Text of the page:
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07/10/92 CHARLES E. GRAY v. CITIZENS BANK

DISTRICT OF COLUMBIA COURT OF APPEALS


July 10, 1992

CHARLES E. GRAY, APPELLANT
v.
CITIZENS BANK OF WASHINGTON FORMERLY MCLACHLEN NATIONAL BANK, APPELLEE

Appeal from the Superior Court of the District of Columbia; (Hon. Evelyn E.C. Queen, Trial Judge)

Before Rogers, Chief Judge, Ferren, Terry, Steadman, Schwelb, Farrell, Wagner, King, and Sullivan, Associate Judges, and Reilly, Senior Judge. Dissenting opinion by Associate Judge Wagner, joined by Associate Judges Schwelb and Sullivan.

The opinion of the court was delivered by: Per Curiam

On Rehearing En Banc

ORDER

PER CURIAM: The petition for rehearing en banc is denied, after oral argument, as improvidently granted. Accordingly, this court's order of April 13, 1992 granting the petition for rehearing en banc is hereby vacated. The division opinion and the Concurring opinions, see Gray v. Citizens Bank of Washington, 602 A.2d 1096 (D.C. 1992), are hereby reinstated.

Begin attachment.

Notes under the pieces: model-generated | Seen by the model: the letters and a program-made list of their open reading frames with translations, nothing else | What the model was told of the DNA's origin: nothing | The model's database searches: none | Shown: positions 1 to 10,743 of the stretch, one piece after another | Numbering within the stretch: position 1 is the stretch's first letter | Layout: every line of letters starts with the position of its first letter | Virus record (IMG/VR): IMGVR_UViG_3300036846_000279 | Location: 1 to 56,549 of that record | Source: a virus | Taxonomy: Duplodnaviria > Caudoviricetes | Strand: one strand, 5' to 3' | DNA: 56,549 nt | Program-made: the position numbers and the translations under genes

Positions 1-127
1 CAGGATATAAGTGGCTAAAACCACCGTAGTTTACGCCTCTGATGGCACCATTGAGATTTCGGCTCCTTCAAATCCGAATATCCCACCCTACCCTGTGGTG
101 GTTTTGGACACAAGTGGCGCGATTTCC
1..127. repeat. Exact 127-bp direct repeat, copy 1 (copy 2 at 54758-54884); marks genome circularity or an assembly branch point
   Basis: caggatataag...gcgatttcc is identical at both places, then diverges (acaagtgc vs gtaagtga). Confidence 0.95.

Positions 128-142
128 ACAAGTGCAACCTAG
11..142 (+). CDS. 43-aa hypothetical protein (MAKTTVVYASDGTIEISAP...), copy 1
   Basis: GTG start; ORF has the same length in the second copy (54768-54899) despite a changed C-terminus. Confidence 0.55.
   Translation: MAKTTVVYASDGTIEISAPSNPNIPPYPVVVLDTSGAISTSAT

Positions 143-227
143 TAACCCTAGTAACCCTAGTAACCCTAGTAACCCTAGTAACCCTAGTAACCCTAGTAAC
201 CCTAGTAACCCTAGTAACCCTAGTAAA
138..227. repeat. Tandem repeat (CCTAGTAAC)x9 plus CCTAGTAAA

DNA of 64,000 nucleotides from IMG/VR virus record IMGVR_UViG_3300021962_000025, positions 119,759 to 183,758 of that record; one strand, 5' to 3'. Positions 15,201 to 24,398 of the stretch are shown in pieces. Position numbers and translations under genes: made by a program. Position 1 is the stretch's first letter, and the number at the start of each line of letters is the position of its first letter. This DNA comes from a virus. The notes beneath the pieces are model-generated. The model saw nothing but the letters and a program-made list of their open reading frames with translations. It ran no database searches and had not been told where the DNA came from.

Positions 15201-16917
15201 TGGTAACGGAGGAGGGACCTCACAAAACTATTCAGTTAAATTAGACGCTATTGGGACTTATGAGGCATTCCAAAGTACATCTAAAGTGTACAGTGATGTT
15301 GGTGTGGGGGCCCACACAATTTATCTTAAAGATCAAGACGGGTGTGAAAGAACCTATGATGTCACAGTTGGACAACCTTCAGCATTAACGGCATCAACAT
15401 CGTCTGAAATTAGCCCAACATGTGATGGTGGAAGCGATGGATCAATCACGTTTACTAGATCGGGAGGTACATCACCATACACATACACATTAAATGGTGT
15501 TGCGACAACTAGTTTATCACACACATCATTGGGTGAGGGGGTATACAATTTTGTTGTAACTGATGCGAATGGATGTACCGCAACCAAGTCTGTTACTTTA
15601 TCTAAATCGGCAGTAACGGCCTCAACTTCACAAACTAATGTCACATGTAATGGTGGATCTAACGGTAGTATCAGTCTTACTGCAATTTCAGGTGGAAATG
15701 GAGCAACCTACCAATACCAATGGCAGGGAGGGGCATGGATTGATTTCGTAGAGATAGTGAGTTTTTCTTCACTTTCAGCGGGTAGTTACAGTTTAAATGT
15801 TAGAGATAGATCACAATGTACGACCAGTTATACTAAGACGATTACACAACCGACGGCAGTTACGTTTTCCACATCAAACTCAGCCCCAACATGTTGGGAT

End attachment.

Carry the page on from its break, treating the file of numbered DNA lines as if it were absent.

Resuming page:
WAGNER, Associate Judge, with whom SCHWELB and SULLIVAN, Associate Judges, join, Dissenting: I cannot agree with the decision of the court which avoids, after en banc argument, resolution of an issue which implicates the rights of citizens to speak out on issues impacting on the public interest. It was, no doubt, the exceptional importance of the issue raised by this appeal which prompted the court to order en banc consideration. *fn1 That issue is whether there should be a public policy exception to the at-will employment doctrine *fn2 which would recognize a cause of action for wrongful termination where an employer discharges an employee for "whistle blowing" activities at a federally chartered and insured bank. *fn3 Several jurisdictions already recognize such an exception. *fn4 Whether this jurisdiction should extend a measure of judicial protection to wrongfully discharged whistle blowers is a question of exceptional importance which should be resolved one way or the other by this court. Appellant's public policy argument, involving as it does alleged retaliation for reports of alleged improprieties at a federally insured banking institution, is particularly significant in this era of failed banks, massive budget deficits and costly government bail-outs, which are financed at the expense of taxpayers. In my opinion, nothing has been presented subsequent to our grant of rehearing en banc and oral argument before the full court which would diminish the importance of the issue for purposes of en banc review. Therefore, I respectfully Dissent from the order of the court vacating the prior order granting rehearing en banc, denying en banc review and reinstating the panel opinion.


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